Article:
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Frank Sinatra: Making Love My Way

Kenna has worked in the entertainment business for over 20 years, promoting special events with musicians, celebrities, and dignitaries.


Frank Sinatra Albums

What a Better way to Say “I Love You” Than With a Frank Sinatra Song.

You will agree with me when I say Frank Sinatra is synonymous with love songs. A true fan holds their favorite Sinatra love song to heart.

Though some of his love songs are about love lost, they instill the value of making sure you hang on to the one you love.

“Look to Your Heart” is the third collection album of Frank Sinatra singles and B-sides with long-time collaborator Nelson Riddle. The Frank Sinatra album is an example of those favorite torch songs sung by Sinatra.

A combination of vocal jazz and classic pop, the album was released through Capitol in 1959. However, it was recorded between 1953 and 1955 when Sinatra’s film and television career hit one of its highest points. He won an Academy Award for From Here to Eternity in 1955.

Interestingly a couple of long-lost songs from the 1955 live television musical version of Our Town, where Sinatra played the Stage Manager with Paul Newman, are included in the album. “I Could Have Told You,” a favorite torch song, eventually became a standard. “Same Old Saturday Night’ reflects his newfound swing and wackiness with “I’m Gonna Live Till I Die,” suggesting his inclination towards living a rather pleasure-seeking, hell-bent lifestyle complete with beatnik bongos.

Interestingly, two long-lost songs from the 1955 live television musical version of "Our Town," where Sinatra played the Stage Manager with Paul Newman, are a part of the album.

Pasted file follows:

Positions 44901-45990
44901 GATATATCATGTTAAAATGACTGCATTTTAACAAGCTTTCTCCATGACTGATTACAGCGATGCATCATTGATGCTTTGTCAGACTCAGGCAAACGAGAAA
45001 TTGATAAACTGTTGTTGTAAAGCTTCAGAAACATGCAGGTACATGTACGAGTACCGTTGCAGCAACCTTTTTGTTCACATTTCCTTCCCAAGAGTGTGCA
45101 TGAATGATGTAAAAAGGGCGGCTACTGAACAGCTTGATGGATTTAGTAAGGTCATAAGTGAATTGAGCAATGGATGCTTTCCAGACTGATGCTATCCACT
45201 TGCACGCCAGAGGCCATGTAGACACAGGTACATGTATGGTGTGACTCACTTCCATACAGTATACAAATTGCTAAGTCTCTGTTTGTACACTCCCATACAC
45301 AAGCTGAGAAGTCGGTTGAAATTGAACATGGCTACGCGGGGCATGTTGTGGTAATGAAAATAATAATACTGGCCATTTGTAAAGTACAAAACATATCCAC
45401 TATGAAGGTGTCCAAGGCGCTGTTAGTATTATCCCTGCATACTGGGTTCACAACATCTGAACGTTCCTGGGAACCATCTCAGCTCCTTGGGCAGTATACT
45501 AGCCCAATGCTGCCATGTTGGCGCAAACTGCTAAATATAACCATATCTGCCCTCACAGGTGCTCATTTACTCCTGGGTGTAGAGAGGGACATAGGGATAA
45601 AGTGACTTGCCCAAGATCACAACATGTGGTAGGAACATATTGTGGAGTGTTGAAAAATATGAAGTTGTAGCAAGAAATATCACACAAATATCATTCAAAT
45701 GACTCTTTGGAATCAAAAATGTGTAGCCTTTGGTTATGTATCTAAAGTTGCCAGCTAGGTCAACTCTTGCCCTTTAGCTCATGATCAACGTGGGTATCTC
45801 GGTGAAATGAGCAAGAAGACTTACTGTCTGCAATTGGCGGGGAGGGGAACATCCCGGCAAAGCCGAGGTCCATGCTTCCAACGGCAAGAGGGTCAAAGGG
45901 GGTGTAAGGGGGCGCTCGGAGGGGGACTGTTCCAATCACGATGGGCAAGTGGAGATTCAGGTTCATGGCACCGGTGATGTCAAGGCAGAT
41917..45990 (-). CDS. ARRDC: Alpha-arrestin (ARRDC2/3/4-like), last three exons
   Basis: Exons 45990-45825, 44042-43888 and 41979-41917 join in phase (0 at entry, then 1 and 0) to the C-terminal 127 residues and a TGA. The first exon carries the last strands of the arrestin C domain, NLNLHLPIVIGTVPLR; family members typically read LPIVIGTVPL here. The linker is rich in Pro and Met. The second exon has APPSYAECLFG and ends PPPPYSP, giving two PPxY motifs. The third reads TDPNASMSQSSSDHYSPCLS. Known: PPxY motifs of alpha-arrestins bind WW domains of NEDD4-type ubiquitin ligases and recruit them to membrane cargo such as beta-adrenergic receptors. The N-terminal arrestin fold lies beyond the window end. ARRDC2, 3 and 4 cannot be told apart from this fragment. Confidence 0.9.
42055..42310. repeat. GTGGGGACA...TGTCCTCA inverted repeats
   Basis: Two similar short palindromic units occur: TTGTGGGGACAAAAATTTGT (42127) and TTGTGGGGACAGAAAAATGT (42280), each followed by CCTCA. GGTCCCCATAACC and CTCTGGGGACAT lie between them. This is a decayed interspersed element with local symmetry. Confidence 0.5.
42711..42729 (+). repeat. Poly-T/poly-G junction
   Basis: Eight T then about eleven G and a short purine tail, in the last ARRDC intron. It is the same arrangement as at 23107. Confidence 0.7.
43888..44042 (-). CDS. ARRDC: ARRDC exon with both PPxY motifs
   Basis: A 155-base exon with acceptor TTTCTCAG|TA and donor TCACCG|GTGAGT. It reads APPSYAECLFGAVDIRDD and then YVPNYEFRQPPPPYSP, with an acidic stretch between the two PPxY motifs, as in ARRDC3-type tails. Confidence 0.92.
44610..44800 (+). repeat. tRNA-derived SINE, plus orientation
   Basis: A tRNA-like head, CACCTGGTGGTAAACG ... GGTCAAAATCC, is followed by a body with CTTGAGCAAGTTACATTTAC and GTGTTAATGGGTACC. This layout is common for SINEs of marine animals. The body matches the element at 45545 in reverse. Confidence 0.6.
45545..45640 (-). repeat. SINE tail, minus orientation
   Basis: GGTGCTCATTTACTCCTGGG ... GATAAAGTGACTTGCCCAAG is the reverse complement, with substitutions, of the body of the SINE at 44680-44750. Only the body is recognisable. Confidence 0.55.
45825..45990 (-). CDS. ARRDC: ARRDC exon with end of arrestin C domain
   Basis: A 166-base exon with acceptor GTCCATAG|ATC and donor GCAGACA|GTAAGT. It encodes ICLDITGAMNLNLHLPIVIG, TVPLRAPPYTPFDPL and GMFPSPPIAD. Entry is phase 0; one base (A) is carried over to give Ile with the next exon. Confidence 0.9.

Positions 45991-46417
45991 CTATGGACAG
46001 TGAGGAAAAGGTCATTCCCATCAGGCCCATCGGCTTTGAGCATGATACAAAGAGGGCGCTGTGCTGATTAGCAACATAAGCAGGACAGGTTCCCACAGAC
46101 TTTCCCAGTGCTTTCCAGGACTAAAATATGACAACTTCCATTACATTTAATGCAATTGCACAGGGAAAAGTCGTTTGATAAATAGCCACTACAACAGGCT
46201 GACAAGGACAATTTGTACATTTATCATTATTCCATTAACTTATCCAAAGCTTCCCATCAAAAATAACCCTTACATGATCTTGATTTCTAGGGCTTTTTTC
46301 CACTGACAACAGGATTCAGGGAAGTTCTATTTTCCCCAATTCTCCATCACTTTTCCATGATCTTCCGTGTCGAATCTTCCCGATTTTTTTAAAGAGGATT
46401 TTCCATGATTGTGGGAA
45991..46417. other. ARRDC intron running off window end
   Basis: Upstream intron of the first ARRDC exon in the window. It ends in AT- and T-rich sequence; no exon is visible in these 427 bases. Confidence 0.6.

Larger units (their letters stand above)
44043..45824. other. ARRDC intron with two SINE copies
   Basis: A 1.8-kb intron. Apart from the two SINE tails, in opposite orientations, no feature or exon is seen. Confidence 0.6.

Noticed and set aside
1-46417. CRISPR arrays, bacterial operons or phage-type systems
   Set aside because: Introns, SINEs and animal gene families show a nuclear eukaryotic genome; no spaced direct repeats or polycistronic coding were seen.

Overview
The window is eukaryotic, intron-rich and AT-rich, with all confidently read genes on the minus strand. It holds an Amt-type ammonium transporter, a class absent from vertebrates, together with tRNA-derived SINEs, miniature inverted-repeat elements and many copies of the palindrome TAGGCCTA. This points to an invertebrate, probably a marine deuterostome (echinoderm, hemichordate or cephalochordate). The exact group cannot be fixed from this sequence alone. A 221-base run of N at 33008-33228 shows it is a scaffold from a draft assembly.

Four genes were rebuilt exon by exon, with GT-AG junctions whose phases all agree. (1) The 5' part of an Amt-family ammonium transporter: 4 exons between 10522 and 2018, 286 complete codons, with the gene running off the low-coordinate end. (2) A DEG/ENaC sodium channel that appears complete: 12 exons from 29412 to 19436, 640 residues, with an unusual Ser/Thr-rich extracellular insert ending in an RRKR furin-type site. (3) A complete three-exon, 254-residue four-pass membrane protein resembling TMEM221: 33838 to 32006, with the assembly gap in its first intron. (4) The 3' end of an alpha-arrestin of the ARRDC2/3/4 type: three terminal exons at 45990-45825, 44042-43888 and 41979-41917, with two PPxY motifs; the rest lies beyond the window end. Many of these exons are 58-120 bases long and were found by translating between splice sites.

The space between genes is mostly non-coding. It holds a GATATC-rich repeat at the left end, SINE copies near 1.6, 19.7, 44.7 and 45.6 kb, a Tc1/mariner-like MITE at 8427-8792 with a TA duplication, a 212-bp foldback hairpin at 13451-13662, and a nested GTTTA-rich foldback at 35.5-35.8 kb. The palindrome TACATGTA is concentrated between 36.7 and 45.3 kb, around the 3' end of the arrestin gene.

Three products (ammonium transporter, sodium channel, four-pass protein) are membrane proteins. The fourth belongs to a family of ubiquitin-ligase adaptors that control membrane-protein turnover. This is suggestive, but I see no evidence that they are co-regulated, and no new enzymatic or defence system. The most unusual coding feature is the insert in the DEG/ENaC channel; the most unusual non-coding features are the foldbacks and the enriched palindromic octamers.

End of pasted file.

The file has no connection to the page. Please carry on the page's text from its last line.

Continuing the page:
"I went with a friend to see Frank Sinatra in Las Vegas, in the last year that he was performing. He wasn't necessarily on top form, but the way he could connect with an audience and the way he communicated through the lyrics was something I hadn't ever really seen before."

— Ron Howard - Movie Director, Producer, and Actor

"From Here to Eternity"


"The big lesson in life, baby, is never be scared of anyone or anything."

— Frank Sinatra

I have to admit that Sinatra's “My Favorite Valentine” song is very appropriate for today. A perfect way to say “I love you”—a gift for any Sinatra fan.

Best of Frank Sinatra Songs

After listening to the album a couple of times, I noticed the diverse arrangement of songs. None fit together, but each song is a sensual pleasure in itself. One can't help but appreciate Sinatra's versatility as a singer with such songs as the uplifting and rhythmic "Same Old Saturday Night" to the whimsical and delicate "Fairy Tale." The fact that the collection reached the Top Ten, the album became available as a reissued compact disc, aside from The Capitol Years disc box set. All tracks exist in the box set, The Complete Capitol Singles Collection.

With that said, I have to admit the "My Favorite Valentine" song by Sinatra is appropriate for today. A perfect way to say "I love you" -- a gift for any Sinatra fan.